Most traders are familiar with the typical daily ebb and flow of trading volume in the forex market. We know that volume typically peaks in the 9 am - 10 am hour (New York time, which is GMT-5 during winter), and typically reaches its daily low point in the 5 pm - 6 pm hour (NY time).
The daily low in volume just after 5 pm each day is illustrated in the chart below. The chart shows tick volume on the USD/CAD one-hour chart for Monday through Friday of last week. More on the subject of tick volume in a moment.
In this chart, notice that “Monday” is defined as 5 pm Sunday - 5 pm Monday; “Tuesday” is defined as
5 pm Monday - 5 pm Tuesday; etc.
Many of us who swing-trade use end-of-day (EOD) technical analysis, and we typically define the end of the forex trading day as 5 pm (NY time). This is the time of day when we gather the EOD data we use in our analysis.
We expect the market to be very calm at this time of day, and usually it is. But, not always.
A particular type of volatility risk exists at this supposedly quiet time of day, and it has been given a name: Twilight Trading Hour Risk. I was surprised to read about this “risk”, and you might be surprised, as well.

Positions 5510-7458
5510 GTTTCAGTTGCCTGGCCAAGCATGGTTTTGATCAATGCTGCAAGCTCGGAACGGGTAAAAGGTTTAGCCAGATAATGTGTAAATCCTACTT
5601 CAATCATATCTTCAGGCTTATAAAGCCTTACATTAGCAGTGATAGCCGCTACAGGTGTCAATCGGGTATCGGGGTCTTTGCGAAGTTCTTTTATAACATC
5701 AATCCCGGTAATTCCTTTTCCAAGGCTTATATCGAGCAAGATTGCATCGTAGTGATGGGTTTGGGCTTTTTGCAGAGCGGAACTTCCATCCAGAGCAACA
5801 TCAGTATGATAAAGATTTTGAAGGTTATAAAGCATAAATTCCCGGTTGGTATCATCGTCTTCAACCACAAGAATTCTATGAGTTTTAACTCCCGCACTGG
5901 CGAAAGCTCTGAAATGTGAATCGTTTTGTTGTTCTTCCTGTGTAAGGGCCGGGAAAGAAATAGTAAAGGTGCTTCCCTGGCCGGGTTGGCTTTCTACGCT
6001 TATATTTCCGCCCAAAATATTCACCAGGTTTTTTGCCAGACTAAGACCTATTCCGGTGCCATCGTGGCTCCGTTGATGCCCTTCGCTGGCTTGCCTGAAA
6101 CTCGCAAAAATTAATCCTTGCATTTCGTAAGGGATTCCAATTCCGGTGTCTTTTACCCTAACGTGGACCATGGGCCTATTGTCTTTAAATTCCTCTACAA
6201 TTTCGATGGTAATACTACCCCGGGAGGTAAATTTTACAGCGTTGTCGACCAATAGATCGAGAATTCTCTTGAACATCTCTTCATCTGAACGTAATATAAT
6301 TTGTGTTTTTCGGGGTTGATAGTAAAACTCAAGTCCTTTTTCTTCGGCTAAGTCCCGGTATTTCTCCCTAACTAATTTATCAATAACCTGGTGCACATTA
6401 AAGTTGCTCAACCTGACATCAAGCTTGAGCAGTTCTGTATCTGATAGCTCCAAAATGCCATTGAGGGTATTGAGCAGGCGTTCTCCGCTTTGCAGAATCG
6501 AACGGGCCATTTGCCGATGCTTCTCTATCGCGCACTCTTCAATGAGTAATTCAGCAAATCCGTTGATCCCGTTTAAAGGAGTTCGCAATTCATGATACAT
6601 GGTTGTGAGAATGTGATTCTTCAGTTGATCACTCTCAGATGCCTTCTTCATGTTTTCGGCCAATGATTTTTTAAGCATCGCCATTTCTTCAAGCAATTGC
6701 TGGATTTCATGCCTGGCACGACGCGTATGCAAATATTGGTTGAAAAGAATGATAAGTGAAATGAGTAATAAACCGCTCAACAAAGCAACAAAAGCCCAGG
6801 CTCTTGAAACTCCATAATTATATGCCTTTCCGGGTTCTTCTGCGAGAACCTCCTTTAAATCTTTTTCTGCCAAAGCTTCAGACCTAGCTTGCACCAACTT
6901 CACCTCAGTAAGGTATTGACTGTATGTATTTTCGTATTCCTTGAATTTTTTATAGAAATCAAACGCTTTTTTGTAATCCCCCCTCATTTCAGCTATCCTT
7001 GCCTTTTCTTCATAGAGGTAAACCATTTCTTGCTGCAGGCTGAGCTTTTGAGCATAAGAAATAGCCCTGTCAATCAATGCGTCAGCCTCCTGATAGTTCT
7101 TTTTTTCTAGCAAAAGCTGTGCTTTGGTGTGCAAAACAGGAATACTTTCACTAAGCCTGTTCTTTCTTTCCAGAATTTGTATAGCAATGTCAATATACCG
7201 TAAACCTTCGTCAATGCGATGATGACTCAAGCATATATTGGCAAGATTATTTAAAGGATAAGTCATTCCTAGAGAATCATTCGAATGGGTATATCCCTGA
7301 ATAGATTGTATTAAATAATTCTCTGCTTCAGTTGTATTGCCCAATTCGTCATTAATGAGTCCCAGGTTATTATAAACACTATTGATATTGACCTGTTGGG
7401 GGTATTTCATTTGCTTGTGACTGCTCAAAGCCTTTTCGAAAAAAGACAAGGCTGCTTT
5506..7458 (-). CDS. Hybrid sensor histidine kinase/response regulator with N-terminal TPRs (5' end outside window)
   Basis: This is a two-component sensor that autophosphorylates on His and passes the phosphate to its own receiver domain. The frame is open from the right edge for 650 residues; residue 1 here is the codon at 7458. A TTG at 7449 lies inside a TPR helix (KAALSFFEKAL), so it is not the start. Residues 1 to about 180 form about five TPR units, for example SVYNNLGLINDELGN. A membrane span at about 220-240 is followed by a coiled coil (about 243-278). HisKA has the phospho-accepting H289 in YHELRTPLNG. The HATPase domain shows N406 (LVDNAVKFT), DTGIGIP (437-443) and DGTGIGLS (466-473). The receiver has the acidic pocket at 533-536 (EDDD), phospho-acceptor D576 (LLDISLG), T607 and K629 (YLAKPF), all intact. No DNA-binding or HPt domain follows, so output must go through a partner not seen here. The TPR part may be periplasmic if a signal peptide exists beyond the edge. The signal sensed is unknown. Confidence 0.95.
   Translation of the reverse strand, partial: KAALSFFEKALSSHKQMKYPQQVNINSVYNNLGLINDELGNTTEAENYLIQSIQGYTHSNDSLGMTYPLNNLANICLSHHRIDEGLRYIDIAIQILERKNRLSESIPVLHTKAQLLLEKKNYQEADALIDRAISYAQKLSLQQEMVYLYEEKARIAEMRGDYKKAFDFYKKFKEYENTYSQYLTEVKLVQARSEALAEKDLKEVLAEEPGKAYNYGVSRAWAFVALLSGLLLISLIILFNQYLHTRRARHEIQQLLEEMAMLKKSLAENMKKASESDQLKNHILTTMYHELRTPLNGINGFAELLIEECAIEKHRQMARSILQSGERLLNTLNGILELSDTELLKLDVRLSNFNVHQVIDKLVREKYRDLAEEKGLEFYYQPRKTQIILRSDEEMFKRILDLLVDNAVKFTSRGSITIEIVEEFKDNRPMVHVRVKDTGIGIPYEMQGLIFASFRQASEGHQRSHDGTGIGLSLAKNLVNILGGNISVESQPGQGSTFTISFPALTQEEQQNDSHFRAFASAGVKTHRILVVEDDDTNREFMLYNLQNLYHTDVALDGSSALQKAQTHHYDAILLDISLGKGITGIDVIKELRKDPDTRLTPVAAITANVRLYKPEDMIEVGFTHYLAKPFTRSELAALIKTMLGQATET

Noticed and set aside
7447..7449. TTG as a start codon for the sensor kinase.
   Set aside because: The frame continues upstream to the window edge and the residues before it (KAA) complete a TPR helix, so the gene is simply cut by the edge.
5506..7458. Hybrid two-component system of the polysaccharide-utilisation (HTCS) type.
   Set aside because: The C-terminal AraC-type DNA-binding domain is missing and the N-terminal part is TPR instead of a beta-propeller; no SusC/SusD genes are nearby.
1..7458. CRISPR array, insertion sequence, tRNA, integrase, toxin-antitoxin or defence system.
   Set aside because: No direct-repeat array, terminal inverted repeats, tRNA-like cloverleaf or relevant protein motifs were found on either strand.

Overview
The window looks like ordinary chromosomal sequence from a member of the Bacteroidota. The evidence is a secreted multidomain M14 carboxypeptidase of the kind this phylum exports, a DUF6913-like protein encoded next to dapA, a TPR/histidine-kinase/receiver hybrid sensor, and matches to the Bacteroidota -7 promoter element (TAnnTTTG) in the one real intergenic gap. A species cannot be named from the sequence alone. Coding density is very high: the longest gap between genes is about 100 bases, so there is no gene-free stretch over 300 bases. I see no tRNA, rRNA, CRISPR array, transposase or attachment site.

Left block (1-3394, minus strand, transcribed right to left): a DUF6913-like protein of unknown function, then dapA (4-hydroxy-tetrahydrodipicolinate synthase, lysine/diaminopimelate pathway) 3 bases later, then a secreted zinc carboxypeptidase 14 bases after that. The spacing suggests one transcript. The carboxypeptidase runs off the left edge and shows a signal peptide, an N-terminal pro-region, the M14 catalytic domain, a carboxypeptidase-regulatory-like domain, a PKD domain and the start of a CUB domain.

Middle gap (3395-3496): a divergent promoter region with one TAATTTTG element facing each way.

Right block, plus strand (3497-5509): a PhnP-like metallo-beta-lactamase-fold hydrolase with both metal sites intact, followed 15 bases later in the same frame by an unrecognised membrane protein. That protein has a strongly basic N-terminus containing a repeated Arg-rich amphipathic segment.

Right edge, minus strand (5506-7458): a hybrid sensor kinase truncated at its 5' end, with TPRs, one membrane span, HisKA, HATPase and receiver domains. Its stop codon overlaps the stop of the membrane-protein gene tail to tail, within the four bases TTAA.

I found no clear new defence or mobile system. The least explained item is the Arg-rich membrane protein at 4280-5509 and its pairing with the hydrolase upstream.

Here’s an ARTICLE on the subject published last Wednesday in LeapRate, which attributes the recent Japanese Yen Flash Crash to this specific risk.
More on tick volume –
We know that tick volume, as reported by large brokers, is a valid proxy for actual dollar volume in the forex market – despite the fact that disputes regarding that validity arise occasionally in this forum and in other forex forums.
Mathematical analyses have been performed to establish the degree of correlation between tick volume and actual (dollar) volume. These analyses are more sophisticated than anything ever attempted in this forum, and the results indicate correlations in excess of 0.9 (that is, greater than 90%) for all of the major currency pairs. Here’s a REFERENCE for those wishing to delve into this.